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Terrorist Attacks Affect Kids Mental Health

By Senior News Editor
Reviewed by John M. Grohol, Psy.D. on December 21, 2007

Child TVA new study discovers children exposed to terrorist attacks have an increased risk for mental health problems including posttraumatic stress disorder, separation anxiety disorder, and general anxiety disorder.

The report is published in the journal Clinical Psychology: Science and Practice.

Statistically speaking, it is unlikely that the majority of youth will ever experience direct exposure to a terrorist attack. Following a terrorist attack, however, youth are exposed to a substantial amount of attack-related media coverage.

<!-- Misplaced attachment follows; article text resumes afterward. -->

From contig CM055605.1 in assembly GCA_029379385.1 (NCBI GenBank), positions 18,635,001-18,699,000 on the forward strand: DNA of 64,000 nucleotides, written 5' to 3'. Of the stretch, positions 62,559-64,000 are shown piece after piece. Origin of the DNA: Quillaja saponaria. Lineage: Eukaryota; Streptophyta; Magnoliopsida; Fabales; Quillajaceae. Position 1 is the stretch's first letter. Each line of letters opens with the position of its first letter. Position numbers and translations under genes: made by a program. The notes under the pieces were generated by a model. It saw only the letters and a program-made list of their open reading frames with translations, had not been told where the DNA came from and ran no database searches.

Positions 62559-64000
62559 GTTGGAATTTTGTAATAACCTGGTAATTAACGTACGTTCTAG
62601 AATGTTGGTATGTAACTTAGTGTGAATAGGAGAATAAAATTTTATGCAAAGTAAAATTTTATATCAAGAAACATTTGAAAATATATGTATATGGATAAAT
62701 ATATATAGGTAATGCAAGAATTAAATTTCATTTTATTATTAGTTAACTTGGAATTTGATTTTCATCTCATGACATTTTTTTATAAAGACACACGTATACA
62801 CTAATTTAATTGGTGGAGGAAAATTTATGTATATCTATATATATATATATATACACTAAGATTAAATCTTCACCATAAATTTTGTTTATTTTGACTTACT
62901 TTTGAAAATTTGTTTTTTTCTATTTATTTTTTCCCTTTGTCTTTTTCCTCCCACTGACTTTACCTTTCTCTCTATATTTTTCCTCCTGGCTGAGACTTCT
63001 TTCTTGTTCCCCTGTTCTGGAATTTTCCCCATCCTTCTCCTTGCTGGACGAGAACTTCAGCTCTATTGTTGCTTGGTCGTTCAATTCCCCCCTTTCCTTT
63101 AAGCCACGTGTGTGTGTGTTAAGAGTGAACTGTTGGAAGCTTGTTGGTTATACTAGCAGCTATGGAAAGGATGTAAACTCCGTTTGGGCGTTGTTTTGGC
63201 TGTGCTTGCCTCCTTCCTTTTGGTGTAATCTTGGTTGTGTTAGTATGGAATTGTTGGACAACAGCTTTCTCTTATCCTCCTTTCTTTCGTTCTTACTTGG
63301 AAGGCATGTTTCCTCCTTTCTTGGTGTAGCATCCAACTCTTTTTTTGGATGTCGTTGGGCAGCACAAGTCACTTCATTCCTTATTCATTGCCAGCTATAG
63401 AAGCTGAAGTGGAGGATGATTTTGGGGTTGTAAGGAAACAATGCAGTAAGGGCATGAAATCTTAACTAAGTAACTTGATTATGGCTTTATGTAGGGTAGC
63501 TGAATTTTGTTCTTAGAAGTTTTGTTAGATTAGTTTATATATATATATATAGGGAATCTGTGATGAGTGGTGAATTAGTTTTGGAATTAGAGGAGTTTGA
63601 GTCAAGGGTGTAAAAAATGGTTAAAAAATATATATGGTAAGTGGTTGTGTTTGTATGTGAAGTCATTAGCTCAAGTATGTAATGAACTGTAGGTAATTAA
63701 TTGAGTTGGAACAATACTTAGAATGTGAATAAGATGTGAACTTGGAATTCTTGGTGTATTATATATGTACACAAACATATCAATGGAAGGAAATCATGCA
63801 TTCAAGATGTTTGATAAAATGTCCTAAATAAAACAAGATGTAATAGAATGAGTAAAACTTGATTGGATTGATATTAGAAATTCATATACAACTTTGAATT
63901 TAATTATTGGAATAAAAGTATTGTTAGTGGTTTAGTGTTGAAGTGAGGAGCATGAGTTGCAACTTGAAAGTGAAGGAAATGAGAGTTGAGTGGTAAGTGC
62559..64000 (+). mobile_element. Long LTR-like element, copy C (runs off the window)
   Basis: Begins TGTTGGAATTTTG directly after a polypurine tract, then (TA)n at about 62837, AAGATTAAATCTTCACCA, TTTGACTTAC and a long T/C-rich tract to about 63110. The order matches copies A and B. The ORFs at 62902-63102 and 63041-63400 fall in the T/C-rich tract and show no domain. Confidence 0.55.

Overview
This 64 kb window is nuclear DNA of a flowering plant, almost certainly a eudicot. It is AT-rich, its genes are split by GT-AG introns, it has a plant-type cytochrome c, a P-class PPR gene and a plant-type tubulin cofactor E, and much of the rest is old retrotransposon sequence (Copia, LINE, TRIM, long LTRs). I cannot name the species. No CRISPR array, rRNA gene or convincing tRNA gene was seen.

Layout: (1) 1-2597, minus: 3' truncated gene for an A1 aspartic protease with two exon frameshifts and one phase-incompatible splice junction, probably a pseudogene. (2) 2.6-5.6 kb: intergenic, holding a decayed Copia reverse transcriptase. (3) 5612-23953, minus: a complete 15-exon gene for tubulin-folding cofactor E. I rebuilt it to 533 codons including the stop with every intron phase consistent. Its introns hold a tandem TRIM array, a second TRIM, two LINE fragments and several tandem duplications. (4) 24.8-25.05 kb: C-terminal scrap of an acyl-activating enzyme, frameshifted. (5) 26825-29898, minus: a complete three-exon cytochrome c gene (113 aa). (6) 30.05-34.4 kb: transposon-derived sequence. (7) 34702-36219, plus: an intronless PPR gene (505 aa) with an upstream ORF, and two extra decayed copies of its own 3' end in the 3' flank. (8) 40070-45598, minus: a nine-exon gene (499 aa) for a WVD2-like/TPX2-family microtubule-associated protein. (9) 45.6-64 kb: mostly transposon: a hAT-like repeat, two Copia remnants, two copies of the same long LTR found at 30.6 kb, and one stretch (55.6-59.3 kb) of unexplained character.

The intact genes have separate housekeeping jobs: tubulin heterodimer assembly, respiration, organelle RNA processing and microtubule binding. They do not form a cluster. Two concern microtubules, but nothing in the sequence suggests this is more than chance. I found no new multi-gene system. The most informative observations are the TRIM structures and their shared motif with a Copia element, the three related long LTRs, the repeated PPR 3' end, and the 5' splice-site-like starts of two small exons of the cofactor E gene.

Within this present climate of heightened awareness about terrorism, many children are exposed to what the authors termed “second-hand terrorism,” in which media disproportionately focus on the possibility of being a direct victim of future terrorism. This sets the stage for insecurity, countless false alarms, and persistent anxiety.

Technological advances provide a stage from which terrorist acts can reach a truly vast audience, and news networks further afford unprecedented coverage of terrorism on a global scale. Media-based contact with terrorism can result in substantial amounts of distress in exposed youth.

“Researching youth in the aftermath of terrorist attacks, as well as youth exposed to media presentations about terrorism, is critical to inform service delivery and public policy, and to ensure that the mental health needs of youth are afforded ample resources,” the authors note.

Source: Blackwell Publishing

 

APA Reference
Nauert, R. (2007). Terrorist Attacks Affect Kids Mental Health. Psych Central. Retrieved on November 28, 2014, from http://psychcentral.com/news/2007/12/21/terrorist-attacks-affect-kids-mental-health/1692.html